There are many different subspecies of bees, and each has its characteristics, including factors that contribute to heat/cold sensitivity. As a result, different bees operate best at different temperatures. Below is a quick summary of the characteristics that influence at what temperature different bees tend to come out.

Bee Size Affects Their Optimal Flight Temperatures

Smaller-sized bees (such as honeybees) are more resistant to extreme temperatures than larger bees (such as carpenter bees). Carpenter bees, therefore, hibernate during the colder winter months and come out when temperatures rise around or above 70° F. Although the reason for this is not yet certain, it could be due to the larger surface of the body on which the temperature can take effect.

When scientists studied the effects of bee size on bumble bees, they found that larger bumblebees fare better in colder temperatures while smaller bees are better suited to warmer weather. Similarly, different species of bumble bees (that occur in different climates) point to the same conclusion: colder climates hosted larger bees, and warmer climates were home to smaller species of bumble bees.

Bumblebees, therefore, contrast the comparison found in carpenter bees, as they are roughly the same size, but bumblebees are more resistant to cold. Bumblebees (of all sizes) were found to thrive outside their dwelling, mostly between temperatures of 64° F and 91° F.

Bee Nesting Preferences Affect Their Preferred Temperature

Ground dwellers (bees that nest underground) are more resilient to extreme heat or cold since the underground temperatures of hives are often less affected by the outside temperature. These types of bees (such as carpenter and bumble bees) prefer hibernating throughout the winter and coming out in the early spring when temperatures are milder.

Due to the nature of their dwelling (and the fact that they tend to hibernate), these ground-dwelling bees are less likely to leave the hive under extreme weather conditions. The same goes for natural disasters, such as wildfires, as their dwelling is quite resistant to these occurrences.

Some bees nest above ground (in twigs, trees, hives, etc.), like your typical honeybee. These bees are more sensitive to extreme temperature changes within their dwelling. At higher levels of heat or cold, bees will venture out to drink water and bring some home for their special processes of thermoregulation.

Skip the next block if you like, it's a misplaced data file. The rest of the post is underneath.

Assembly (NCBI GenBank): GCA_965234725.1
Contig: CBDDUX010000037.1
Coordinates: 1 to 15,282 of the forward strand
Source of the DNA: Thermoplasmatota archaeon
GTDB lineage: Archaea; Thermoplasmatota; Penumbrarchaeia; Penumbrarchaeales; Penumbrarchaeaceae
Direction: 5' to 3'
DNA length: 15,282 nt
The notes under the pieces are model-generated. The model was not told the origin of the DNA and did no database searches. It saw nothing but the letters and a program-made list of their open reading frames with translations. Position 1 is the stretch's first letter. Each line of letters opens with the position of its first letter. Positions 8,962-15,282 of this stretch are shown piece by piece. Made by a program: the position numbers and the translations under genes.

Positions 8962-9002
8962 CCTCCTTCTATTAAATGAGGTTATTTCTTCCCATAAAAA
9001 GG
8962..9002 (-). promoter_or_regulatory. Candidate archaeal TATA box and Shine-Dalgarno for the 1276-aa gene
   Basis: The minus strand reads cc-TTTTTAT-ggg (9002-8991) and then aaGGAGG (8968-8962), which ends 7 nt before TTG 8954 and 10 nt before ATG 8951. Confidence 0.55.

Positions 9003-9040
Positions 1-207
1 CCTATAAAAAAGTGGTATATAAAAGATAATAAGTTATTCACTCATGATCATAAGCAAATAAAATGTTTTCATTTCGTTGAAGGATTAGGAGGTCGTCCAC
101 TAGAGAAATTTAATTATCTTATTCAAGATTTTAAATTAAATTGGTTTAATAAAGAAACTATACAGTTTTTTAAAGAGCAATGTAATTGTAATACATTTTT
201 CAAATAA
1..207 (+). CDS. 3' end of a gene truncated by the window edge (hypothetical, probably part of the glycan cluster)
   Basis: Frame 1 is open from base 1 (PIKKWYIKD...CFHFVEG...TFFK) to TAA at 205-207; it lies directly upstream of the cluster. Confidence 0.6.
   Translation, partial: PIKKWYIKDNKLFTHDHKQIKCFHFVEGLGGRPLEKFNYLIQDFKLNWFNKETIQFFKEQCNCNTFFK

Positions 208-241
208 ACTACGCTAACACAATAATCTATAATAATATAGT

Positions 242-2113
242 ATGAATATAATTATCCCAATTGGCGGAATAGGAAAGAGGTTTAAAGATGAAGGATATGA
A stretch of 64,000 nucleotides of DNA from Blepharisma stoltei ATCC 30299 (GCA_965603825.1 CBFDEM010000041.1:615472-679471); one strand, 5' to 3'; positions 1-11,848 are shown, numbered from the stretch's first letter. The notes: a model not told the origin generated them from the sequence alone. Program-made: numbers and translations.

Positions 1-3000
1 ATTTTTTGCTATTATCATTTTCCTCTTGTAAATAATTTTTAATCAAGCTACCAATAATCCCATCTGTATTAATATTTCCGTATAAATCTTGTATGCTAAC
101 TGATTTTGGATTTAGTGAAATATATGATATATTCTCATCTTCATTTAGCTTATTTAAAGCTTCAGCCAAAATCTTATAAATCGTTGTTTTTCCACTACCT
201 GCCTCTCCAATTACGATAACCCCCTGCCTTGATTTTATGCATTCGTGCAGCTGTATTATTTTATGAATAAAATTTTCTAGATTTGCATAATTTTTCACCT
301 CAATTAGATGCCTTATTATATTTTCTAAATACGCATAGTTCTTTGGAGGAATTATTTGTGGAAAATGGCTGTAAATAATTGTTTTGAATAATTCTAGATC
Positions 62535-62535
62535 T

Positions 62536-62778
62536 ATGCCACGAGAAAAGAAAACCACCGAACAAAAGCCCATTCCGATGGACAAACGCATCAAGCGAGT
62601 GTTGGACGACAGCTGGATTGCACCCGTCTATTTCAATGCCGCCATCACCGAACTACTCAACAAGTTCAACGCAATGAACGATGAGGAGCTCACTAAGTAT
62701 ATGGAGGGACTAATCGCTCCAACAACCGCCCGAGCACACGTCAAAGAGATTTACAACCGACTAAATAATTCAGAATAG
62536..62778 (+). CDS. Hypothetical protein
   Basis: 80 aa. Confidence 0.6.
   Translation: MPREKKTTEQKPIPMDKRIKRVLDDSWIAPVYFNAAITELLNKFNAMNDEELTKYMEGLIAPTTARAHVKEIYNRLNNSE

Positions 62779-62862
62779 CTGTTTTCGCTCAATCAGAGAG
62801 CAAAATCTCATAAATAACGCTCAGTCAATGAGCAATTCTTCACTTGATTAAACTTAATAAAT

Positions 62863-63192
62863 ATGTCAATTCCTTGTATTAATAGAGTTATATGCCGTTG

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What Temperature Do Bees Keep Their Nests?

The internal temperature of a honeybee’s nest must constantly measure around 89.6° F to 96.8°F. The reason is that the bee larvae and pupae cannot survive and keep growing outside of this range. Luckily, honeybees have developed many ways to manually maintain the perfect temperature within their hives.

Therefore, the reason why bees are sometimes reluctant to come out is not only because it could be dangerous for themselves, but rather because they must protect their offspring from extreme temperatures. They will, however, make short trips for thermoregulation.

How Do Bees Keep Their Nests At The Right Temperatures?

Thermoregulation is managed by using various techniques that depend on the goal of the heat regulation (whether the nest needs to be warmer or cooler). These techniques require a true hive mentality, and the colony works together like a well-oiled machine to ensure success.

How Do Bees Keep Their Nests Cool Enough? 

When the outside temperature becomes too hot and reaches around 96° F, a group of worker bees will assemble at the entrances of the nest and fan their wings. The rhythmic fanning technique ensures a constant airflow throughout their home.

Simultaneously, another group of bees will go out of the nest on an expedition to find water. After sipping a bit for themselves, they will carry tiny droplets back to the nest and tactically place them all around the nest. These droplets evaporate, creating cooler air which eventually gets fanned around the nest by the other group.

Honeybees have a final technique to keep their hives’ internal temperature cool. This one is called “bearding,” named after the beard-like shape the colony forms on the outside of the hive. Essentially, bearding entails bees leaving the hive and sitting outside to allow the hive to cool down naturally due to the absence of body heat.